Evidence From Search May Be Used Even If Search Was Illegal, Eleventh Rules – U.S. v. Bush
As a rule, if a search is ruled unconstitutional, the results of that search—whatever the police found—must not be used in court because it is “the fruit of a poisoned tree.” This helps defendants on occasion, because in order to penalize officers who violate defendants’ civil rights, courts are willing to throw out even the key evidence against those defendants. But in United States v. Bush, the Eleventh U.S. Circuit Court of Appeals declined to suppress evidence against Dennis Calvin Bush, Jr., saying that although the searches that produced it were violations of the Fourth Amendment, they fell under an exclusion. Bush was already a felon when he was found in possession of a firearm and possession of cocaine allegedly intended for sale. The Eleventh affirmed his conviction for those crimes, plus possession of a firearm in the furtherance of a drug crime and conspiracy to possess cocaine.
A sheriff’s office obtained a warrant to search the home of Kendra Stadmire in Panama City. Stadmire had been observed before to rent cars for trips between Panama City and “source cities” like Atlanta. Bush was one of Stadmire’s drivers for these rented cars. In April of 2011, a K-9 unit from the sheriff’s office sniffed the air around the house and indicated drugs nearby. That month, officers also placed a tracking device on Bush’s rental car, tracking him on alleged drug-buying runs. The next month, officers went through the home’s trash and found drugs and drug residue. On that basis, they got a search warrant. Inside the house, they found substantial marijuana, a small amount of cocaine, paraphernalia consistent with drug sales, two handguns and lots of cash. Bush moved to suppress the evidence from the tracking device, but the district court denied the motion, saying investigators relied in good faith on precedent from before a U.S. Supreme Court ruling forbidding warrantless tracking, the dog sniff was lawful, and enough other evidence supported the warrant to preserve the evidence.
Bush appealed those rulings to the Eleventh Circuit, but that court found no reason to suppress the evidence. Even if the dog sniff or the tracking device were unconstitutional, the court said, the independent source doctrine would permit admission of the evidence anyway. The court analyzed the search warrant and concluded that the it would likely have been granted even without the allegedly unconstitutional searches. Without the GPS device, the court said, officers would still have been able to cite the mileage on the rental cars, Bush’s history of drug offenses, activity at the house consistent with drug transactions, visitors with known drug records, and the trash pull. And nothing in the record shows that officers requested the warrant mainly because of the allegedly illegal searches, the court said. Indeed, one officer testified that he intentionally held back on a warrant because of concerns about the dog sniff, and the GPS device far from the most incriminating evidence, the Eleventh said. Thus, there was no need to bar admission of the fruits of the search.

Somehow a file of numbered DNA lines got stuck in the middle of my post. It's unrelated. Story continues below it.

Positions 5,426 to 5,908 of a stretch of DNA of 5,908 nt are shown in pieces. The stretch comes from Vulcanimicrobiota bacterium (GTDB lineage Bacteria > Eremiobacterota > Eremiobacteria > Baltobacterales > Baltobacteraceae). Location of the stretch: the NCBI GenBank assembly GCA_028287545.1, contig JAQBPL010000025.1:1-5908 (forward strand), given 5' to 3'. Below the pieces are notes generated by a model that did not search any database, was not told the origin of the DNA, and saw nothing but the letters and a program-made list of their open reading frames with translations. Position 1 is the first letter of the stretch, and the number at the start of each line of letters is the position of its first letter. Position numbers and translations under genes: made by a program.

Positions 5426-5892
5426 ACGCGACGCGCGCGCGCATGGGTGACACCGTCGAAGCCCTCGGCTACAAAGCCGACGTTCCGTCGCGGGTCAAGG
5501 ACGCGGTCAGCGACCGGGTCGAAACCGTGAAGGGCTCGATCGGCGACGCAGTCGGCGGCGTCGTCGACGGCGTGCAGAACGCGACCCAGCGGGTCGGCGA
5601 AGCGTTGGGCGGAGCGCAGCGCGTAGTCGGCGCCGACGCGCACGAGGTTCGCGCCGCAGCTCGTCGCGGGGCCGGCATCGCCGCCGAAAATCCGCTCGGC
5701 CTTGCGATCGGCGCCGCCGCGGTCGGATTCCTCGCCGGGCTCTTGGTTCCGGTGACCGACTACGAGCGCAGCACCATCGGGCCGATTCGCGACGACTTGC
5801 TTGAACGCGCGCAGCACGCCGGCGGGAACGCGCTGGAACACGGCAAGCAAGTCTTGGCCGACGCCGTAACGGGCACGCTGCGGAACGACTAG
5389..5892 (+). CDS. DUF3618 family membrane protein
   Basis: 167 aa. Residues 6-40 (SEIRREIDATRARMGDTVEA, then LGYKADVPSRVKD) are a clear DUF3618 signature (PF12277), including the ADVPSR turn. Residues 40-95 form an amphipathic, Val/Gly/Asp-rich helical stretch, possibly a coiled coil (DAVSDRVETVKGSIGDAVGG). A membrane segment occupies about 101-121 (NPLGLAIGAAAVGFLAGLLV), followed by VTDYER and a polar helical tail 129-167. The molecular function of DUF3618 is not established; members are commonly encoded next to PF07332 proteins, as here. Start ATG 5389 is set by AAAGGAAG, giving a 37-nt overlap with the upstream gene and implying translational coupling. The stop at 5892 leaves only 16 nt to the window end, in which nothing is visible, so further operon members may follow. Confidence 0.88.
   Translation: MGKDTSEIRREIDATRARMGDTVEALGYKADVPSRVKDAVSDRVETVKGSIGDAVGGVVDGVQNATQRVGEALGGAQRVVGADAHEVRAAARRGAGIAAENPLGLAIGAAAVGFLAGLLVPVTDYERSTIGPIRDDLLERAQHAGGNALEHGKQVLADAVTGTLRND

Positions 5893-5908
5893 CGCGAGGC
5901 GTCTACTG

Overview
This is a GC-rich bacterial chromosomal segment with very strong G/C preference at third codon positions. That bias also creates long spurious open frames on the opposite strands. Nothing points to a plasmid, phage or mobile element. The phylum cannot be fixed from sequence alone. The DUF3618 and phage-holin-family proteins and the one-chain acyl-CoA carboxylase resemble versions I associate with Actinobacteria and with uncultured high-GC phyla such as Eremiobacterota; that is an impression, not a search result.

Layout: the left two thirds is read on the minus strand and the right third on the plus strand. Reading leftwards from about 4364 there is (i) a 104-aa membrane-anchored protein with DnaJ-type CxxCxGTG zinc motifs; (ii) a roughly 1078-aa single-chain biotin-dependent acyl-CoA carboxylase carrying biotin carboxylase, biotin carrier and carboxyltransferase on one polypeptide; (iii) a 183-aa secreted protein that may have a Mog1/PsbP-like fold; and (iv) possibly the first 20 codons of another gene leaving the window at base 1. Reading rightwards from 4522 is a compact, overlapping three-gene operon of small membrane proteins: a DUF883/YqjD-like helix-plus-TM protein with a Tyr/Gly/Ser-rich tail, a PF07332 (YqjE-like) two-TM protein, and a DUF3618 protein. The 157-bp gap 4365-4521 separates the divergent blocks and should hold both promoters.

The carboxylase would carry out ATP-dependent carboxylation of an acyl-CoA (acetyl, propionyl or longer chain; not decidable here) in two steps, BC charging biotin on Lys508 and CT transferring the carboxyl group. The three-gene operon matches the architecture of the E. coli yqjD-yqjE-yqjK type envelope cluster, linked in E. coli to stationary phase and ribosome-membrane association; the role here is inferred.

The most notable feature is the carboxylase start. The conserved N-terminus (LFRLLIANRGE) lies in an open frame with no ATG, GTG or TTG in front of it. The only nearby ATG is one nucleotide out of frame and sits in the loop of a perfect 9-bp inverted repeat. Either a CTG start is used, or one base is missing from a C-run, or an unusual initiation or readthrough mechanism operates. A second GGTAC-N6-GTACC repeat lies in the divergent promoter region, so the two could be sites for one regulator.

Because drug crimes are frequently possession crimes—that is, just being caught with something is adequate to support a serious criminal charge—it’s common to see challenges to the legality of a search. In fact, both of the Supreme Court cases on which this appeal is based happened in drug cases; the dog sniff case was part of a drug case here in Miami-Dade County. While these restrictions may not be popular with law enforcement, they’re absolutely vital to protect the privacy of ordinary Americans. After all, if law enforcement is permitted to violate the Fourth Amendment without consequences, what would stop them from doing it routinely, just in case they happen to catch someone in a crime? That’s why I challenge potentially illegal searches any time my clients bring one to my attention.
From offices in south Florida, Seltzer Law, P.A., represents clients across Florida who are charged with serious crimes. We know police don’t stop making arrests just because business hours are over, so we answer our phones 24 hours a day and seven days a week. For a free consultation, send us a message or call 1-888-THE-DEFENSE (1-888-843-3333).
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